Black History in Medicine: 20 one-minute stories

The impact of Black Americans on the course of medicine cannot be overstated. Though often denied access to the same opportunity, training, and compensation as their white counterparts, these 20 individuals are all united by their devotion to improving the health of their neighbors, their communities, and the world despite the injustice they faced.

James McCune Smith was the first Black American to earn a medical degree. The organization he later founded with Frederick Douglass would become the NAACP.
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The first Black American to earn a medical degree from Carver College of Medicine spent his summers working in a coal mine. After graduation, Dr. Edward Carter returned to that mine to care for those working there.
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Dr. Rebecca Lee Crumpler, the first Black woman in the US to earn a medical degree, used her training to help the nation heal after the Civil War. Her work with women and children led to what some believe was the first medical textbook written by a Black person. Correction: The photograph that begins this video is actually of Mary Eliza Mahoney, profiled in a subsequent video. No verified photograph of Rebecca Crumpler can be located.
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Dr. Marilyn Hughes Gaston pioneered screening for sickle cell disease in children. She became the first Black woman to direct a federal public health bureau.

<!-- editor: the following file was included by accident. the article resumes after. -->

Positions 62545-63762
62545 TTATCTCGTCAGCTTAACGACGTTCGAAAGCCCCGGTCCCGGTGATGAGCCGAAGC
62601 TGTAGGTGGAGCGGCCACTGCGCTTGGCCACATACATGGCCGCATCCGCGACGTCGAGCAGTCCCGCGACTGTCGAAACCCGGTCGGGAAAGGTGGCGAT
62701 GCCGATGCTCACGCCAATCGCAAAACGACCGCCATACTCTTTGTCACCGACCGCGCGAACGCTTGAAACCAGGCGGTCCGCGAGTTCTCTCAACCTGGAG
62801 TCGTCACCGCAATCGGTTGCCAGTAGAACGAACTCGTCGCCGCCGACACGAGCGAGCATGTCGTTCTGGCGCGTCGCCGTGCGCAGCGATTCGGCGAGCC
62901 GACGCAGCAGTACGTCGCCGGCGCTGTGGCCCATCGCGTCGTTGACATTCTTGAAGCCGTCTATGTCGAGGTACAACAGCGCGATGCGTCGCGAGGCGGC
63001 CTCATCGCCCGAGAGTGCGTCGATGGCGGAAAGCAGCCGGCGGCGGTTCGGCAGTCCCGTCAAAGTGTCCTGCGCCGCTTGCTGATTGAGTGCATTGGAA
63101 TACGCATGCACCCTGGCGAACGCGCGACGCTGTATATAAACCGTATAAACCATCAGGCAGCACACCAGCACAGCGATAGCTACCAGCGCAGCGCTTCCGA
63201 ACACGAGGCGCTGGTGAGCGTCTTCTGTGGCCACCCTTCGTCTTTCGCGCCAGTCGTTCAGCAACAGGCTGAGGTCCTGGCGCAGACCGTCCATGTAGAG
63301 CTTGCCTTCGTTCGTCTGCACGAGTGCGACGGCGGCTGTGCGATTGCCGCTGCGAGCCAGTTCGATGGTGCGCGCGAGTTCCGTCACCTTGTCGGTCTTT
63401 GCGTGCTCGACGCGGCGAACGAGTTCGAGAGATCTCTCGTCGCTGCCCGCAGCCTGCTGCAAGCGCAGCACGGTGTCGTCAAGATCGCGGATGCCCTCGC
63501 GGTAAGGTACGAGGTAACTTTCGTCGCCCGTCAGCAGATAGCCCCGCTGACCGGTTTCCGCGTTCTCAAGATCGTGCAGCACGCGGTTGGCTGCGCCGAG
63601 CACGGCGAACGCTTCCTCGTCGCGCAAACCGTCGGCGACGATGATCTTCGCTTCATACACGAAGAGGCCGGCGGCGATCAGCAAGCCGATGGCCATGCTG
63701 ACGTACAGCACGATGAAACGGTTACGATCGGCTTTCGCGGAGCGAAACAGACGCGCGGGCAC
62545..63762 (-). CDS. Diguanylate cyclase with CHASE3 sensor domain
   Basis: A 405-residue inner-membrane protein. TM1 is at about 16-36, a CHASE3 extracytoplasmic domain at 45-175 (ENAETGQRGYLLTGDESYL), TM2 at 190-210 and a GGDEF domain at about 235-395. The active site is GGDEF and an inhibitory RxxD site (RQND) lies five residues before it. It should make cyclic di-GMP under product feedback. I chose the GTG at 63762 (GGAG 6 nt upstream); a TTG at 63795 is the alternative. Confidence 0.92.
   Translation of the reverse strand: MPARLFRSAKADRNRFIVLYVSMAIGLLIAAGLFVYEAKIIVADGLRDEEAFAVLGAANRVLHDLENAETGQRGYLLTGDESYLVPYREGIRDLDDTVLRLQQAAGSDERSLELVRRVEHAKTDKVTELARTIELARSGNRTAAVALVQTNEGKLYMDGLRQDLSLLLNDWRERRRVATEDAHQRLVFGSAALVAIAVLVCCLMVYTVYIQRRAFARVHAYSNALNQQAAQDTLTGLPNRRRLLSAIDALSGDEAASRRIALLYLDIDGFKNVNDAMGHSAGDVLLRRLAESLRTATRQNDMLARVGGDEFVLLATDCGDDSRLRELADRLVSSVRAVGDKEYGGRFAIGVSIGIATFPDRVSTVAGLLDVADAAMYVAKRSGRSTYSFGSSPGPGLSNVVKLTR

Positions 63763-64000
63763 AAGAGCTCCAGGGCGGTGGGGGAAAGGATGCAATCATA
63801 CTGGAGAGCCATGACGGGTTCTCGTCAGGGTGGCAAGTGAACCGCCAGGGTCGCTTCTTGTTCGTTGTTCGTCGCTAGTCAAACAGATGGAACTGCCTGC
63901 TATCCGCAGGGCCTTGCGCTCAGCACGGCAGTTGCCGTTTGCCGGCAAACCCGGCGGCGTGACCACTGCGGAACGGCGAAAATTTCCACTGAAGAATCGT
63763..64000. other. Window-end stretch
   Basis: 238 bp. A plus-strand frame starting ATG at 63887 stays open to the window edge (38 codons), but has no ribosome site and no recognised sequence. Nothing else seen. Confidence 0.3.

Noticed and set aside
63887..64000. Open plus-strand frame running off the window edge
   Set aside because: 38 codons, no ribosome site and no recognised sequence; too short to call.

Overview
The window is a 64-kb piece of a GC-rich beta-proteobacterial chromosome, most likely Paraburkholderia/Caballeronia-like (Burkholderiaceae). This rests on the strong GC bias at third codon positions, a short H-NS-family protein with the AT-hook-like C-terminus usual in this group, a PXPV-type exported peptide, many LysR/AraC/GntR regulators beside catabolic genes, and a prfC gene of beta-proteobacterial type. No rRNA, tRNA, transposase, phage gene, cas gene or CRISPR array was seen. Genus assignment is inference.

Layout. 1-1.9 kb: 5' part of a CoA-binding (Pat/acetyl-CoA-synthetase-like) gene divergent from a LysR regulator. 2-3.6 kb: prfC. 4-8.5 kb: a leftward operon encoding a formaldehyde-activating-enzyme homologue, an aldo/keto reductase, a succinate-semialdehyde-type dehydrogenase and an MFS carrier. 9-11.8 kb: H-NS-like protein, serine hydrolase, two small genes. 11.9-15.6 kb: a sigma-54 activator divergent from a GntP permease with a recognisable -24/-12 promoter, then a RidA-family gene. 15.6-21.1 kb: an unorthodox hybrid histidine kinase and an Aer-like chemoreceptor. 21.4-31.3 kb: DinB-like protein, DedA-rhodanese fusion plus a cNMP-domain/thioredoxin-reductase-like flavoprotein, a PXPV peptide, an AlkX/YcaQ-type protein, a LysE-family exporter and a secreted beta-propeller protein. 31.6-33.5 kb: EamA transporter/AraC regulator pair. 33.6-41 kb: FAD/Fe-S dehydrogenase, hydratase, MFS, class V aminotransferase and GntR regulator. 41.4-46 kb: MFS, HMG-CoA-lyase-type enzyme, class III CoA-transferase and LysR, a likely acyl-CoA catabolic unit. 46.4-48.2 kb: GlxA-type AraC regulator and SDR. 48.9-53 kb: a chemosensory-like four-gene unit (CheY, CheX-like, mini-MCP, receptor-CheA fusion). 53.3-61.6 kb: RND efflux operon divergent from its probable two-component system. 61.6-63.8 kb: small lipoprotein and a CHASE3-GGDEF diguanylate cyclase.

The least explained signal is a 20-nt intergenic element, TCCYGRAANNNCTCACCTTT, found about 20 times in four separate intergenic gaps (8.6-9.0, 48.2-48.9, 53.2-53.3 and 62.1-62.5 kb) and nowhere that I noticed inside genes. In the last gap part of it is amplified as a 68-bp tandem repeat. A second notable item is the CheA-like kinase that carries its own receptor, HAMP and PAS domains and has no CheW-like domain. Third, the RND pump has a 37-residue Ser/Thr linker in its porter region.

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In the 1930s, Leonidas Harris Berry, MD, began offering gastroenterology services in Chicago to Black residents. In addition to producing advancements in scoping technology, Dr. Berry was a strong advocate for bringing health care to underserved populations.
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Dr. Vivien Theodore Thomas was a pioneer in vascular and cardiac surgery and a legendary instructor to generations of surgeons. His autobiography was the basis of the film Partners in the Heart.
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Adaora Adimora, MD, MPH, is a leader in HIV research and health equity and the first Black woman to receive tenure in UNC’s Infectious Diseases division. She served four years on the President’s Advisory Council on HIV/AIDS.
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Dr. William Cardozo was one of the first medical researchers to deepen our understanding of sickle cell anemia. He found that it was an inherited disease and that its diagnosis was not necessarily fatal. In addition to his research in sickle cell disease, Dr. Cardozo studied pediatric GI disorders and served on the Washington DC Board of Public Health for 24 years.
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Dr. Omega Logan Silva was the first Black American to be awarded a Clinical Investigatorship in the Department of Veterans Affairs. She held dual appointments as a professor of medicine at both George Washington University and Howard University.